| Behind the Book |

And Morning Has Come

A sequel to the classic memoir, The Scent of Snowflowers 

Book: And Morning Has Come
Author: R.L. Klein
Publisher: Feldheim

Mrs. Rivka Leah Klein, Hungarian Holocaust survivor and author of the classic memoir The Scent of Snowflowers wrote And Morning Has Come as a sequel, covering the end and aftermath of World War II. It was published after her passing by her family. This interview was conducted with her daughters Faigy Goldberger and Perry Brier.

Why The Scent of Snowflowers is such an important Holocaust memoir

My mother wanted people to know about the Holocaust, but her memoir is not about Auschwitz and the murders. It’s not so horrifying that you can’t sleep for a week after reading it — and that was part of its success.

My parents were hidden by non-Jews. Their experiences were painful, but they remained an intact little family. The book is never gory and often uplifting, so everyone can read it, including teenagers, although they may cry through some parts.

Also, it was published in 1989, early for its genre. My mother was very proud that her book was considered an appropriate text for the New York State Regents and that it stood on a shelf in the public library.

How our mother discovered the power of writing

Our mother was an intellectual. As a child, she wrote her classmates’ compositions. Her father, Rabbi Avrom Einhorn, was the dayan of Szombathely, in the Hungarian Oberland; nevertheless, local government representatives came to their door to ask that she be sent to a gymnasium (secular high school) as they felt she had a future as a Hungarian poetess.

When my mother arrived in America, she had three small children, so it took her a while to get her English up to book-publishing standard. She asked us to speak English at home to help her learn it. Eventually, she began to write.


Her second book focuses on

The Scent of Snowflowers ends with the liberation of Budapest by the Russian army. And Morning Has Come continues the story. A Russian soldier gave my father a heads-up that the Germans were fighting street to street and would retake the neighborhood in which they were hiding. My parents had to wrap me, seven-month-old Faigy, in a fur coat and escape. Doors were closed to their entreaties and they wandered from place to place in the bitter cold, seeking shelter and safety. They were wandering Jews, in danger of their lives, until a kind oarsman rowed them across to freedom in Romania.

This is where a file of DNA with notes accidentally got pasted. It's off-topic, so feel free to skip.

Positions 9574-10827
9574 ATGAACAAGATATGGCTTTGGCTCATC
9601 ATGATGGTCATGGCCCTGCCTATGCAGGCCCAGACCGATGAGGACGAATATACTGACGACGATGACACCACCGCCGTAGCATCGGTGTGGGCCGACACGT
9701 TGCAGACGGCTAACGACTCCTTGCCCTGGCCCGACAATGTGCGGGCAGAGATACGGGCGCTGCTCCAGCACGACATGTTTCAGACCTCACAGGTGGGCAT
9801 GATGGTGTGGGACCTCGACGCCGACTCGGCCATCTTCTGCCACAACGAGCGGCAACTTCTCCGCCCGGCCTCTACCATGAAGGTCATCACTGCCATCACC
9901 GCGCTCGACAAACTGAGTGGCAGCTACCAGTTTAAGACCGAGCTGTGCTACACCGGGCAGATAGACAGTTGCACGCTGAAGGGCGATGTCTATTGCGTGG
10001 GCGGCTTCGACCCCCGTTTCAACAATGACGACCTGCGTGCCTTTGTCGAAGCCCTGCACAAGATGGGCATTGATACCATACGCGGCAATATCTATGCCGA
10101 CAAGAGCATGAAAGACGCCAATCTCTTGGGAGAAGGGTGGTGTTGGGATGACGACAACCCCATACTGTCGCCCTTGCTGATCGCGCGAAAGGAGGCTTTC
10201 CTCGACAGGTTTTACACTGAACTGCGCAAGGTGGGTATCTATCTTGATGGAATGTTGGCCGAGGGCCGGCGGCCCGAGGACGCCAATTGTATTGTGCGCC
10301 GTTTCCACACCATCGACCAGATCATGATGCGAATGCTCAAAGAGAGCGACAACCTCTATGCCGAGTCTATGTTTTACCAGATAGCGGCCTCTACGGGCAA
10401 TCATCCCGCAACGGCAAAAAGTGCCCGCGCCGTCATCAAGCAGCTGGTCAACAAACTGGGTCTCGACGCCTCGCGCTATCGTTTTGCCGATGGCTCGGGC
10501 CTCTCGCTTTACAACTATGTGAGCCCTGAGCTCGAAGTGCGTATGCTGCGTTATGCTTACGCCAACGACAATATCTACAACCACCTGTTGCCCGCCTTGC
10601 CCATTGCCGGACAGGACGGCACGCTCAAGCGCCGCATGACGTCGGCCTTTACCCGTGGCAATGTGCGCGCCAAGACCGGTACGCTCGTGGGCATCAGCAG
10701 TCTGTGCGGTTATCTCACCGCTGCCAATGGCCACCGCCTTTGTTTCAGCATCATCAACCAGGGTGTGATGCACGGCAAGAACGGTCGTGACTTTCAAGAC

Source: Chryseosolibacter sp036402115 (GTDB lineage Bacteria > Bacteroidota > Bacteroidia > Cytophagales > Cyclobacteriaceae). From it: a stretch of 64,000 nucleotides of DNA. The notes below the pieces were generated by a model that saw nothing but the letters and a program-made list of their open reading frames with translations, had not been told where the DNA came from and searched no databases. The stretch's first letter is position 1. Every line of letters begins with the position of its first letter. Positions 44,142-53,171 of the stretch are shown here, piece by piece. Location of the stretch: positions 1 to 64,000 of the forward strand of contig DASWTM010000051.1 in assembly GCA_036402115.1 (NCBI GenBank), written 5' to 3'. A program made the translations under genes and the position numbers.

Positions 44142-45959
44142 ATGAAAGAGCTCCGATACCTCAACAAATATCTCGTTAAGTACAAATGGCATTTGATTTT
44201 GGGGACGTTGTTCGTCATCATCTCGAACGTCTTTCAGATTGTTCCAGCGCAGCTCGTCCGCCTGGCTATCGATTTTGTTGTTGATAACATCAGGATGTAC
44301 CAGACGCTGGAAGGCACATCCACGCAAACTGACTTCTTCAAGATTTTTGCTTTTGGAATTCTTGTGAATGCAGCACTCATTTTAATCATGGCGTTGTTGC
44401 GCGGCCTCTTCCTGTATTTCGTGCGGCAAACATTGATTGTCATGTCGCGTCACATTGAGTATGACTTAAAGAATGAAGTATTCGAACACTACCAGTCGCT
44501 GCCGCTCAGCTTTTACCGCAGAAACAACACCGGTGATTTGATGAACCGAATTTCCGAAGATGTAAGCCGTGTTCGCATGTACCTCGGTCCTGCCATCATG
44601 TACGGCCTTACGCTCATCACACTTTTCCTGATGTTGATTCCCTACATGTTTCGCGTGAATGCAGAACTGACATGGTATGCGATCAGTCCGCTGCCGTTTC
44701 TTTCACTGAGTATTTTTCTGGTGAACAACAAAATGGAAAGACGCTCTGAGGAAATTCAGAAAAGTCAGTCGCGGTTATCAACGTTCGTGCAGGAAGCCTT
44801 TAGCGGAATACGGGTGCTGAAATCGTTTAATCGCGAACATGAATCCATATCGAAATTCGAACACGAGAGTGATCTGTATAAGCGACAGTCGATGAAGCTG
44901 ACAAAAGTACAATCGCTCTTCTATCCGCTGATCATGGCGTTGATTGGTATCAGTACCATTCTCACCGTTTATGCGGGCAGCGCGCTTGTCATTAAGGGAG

When the danger had finally passed, they returned to Uhjel, my father’s hometown, and began an agonizing, hopeful wait for the siblings who they prayed had survived the concentration camps. They’d go to the train station and wait for survivors. Some of our aunts and uncles came back, falling into their waiting arms, others did not. My parents nursed many young survivors back to health and escorted them to their chuppahs. There were engagements and reunions and weddings, but also anti-Semitism and heartrending accounts of loss.

Faigy was one of the only Jewish children born in Hungary in 1945, the year of their bitterest losses. The survivors adored her. Sometimes our mother chose not to leave the house with her beautiful baby, because her presence awakened so much yearning in young men who had lost their wives and children.

Our mother’s goal

To tell the world. Although it was difficult for her to speak to us about the war, she wanted us never to forget. Thankfully, she was able to write about it.

When she wrote it

Later in her life. She wasn’t sure she wanted to continue her story as it was so hard to relive the agony of the postwar period, but my father, who was so proud of her skill, bought her a word processor and encouraged her to write. He felt there was a growing need for war stories to be told — and that she was the best person to tell them.

The hardest part to write about

When she found out that no more siblings were coming back. My parents kept hoping that more of their siblings had survived, but as the survivors from Uhjel came off the trains, it became clear that their remaining siblings had all been murdered. My mother’s siblings, along with their children, had been killed one day after the date that her mother was niftar during her childhood.

Significance of the title

My mother chose it. It was a theme of the book, that war and darkness was over; morning and hope had come.

Our mother’s writing space

She wrote in the spare bedroom in our home. There were typewritten papers all over the place, different versions of her manuscript. It took her a long time, since she was particular about each word she wrote.

Questions you wished you could ask your mother

We’d always intended to take care of the publication for her, but as she got older, and we grew busier, it didn’t happen. Immediately after our mother passed away, we looked for her final manuscript and set about publishing it.

Faigy was born during the events of the first book, and Perry during the sequel, but we were so young, our memories are vague. We had some notion that our parents had moved from Budapest to Uhjel because Faigy had whooping cough, but there is no one to ask now. There were other events, too, that no one could clarify for us.

Did anything your mother wrote in this book come as a surprise?

-This book is overflowing with emotion, and my mother, the warmest person I knew, was very private when it came to certain things. The book gives an inside glimpse into her feelings, which was eye-opening.

-All four of our mother’s daughters were involved in the editing and publication of this sequel, but we didn’t have my mother’s memory. Our mother knew every word she wrote by heart.

-Our mother was so brilliant that her English vocabulary soon surpassed ours.

(Originally featured in Family First, Issue 701)

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